While you might not even know what your car’s head gasket does, you likely know that a blown head gasket is bad news. If you suspect you might have head gasket issues, you really need to verify what is indeed causing the problem. A blown head gasket could be a big problem, but you might be able to repair things before it gets that far. Let’s take a look at the causes and symptoms of a blown head gasket as well as repair costs for head gasket issues.
What Causes A Blown Head Gasket
One of the main culprits of a blown head gasket is overheating. Head gaskets are not indestructible, and the constant heat and pressure that they experience really takes a toll on their integrity. They are typically made from multi-layer steel, although they can also be made from copper or a composite material. They are designed to withstand temperatures within the car’s normal operating range. When those temperatures rise higher than they are supposed to be, the head gasket begins to break down and can fail.
Another thing that causes head gaskets to fail is pressure. Again, your vehicle compresses the air and fuel mixture inside the combustion chamber to a standard pressure. If you decide to add performance enhancing parts such as a turbo or supercharger, then this greatly increases the pressure inside the combustion chamber. This additional pressure might be more than your head gasket can handle. Too much pressure can cause the gasket to blow and experience a catastrophic failure.
Symptoms Of A Blown Head Gasket
So, how do you know if you have a blown head gasket? One of the first symptoms that may point in that direction is a loss of engine performance. When your head gasket no longer seals the cylinder heads to the engine block, your engine cannot maintain proper compression. This loss of compression can have drastic effects on your engine performance.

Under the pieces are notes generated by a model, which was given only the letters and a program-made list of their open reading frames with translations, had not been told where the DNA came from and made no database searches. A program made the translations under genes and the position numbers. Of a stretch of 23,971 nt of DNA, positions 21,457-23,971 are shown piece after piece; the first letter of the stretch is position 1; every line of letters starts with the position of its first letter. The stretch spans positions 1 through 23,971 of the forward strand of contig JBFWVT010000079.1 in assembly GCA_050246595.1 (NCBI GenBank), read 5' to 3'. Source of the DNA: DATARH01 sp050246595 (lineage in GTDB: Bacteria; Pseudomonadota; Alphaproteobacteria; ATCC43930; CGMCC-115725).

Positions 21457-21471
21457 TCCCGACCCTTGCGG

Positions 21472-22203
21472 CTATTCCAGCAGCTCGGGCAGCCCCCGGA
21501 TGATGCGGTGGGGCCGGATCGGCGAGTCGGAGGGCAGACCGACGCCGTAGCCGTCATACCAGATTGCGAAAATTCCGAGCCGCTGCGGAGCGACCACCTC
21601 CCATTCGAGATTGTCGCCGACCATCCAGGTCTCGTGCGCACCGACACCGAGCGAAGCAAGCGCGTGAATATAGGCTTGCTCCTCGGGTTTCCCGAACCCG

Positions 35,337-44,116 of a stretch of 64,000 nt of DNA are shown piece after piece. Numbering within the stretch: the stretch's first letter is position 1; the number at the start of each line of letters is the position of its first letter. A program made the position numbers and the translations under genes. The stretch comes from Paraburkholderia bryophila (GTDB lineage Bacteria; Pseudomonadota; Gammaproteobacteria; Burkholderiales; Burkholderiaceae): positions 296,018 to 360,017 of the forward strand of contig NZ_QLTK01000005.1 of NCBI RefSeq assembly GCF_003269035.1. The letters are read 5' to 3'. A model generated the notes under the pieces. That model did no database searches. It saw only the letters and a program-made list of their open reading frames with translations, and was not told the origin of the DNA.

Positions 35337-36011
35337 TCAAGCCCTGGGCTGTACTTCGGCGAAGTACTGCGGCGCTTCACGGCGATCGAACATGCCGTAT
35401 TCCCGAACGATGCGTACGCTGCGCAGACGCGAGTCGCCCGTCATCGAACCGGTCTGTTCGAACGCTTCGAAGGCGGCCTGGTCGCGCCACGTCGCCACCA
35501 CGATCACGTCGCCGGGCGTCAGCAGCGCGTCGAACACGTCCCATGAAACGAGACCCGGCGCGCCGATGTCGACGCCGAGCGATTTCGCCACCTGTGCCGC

Another thing that might signal a blown head gasket is a mixture of your engine fluids. If your coolant and oil become mixed, this could be caused from a bad head gasket. The head gasket must form a perfect seal as these fluids travel through the channels in the engine. Otherwise, the fluids can become mixed as they pass between the block and heads. You might notice that your oil is milky and frothy or your coolant is dark and murky. If you see this, then you should immediately stop driving your car and have it checked for a blown head gasket.
We have a detailed guide looking Subaru head gasket issues if that is your area of research.
Repair Techniques And Cost
If you do have a blown head gasket, you should know that repairing a damaged head gasket can be pricey. When the head gasket experiences total failure and needs to be replaced, the repair can cost anywhere from $1,000 – $2,000. While the gasket itself is not extremely expensive, the job requires many hours of labor to complete. You will need an experienced mechanic to perform the job, and they typically charge anywhere from $50 – $150 per hour.
Some folks are lucky enough to catch their head gasket problem early enough that they do not require total replacement. In some cases, you may be able to use a sealant placed into the coolant reservoir that will repair small cracks and issues. These sealers are relatively inexpensive and can be purchased for $25 or less. Just know that they only work on very small cracks and will not fix a completely blown head gasket.
Head gasket repair costs can be very high, especially if you plan on selling your vehicle later on, so it is imperative that you catch them early before any further damage is done. Caught early enough, you might be able to seal the gasket with an inexpensive fix. If, however, the gasket needs replacement, then expect to spend $1,000 or more for that repair. Be sure you know the signs and symptoms so that you can get your car to a mechanic right away if you suspect you may have an issue!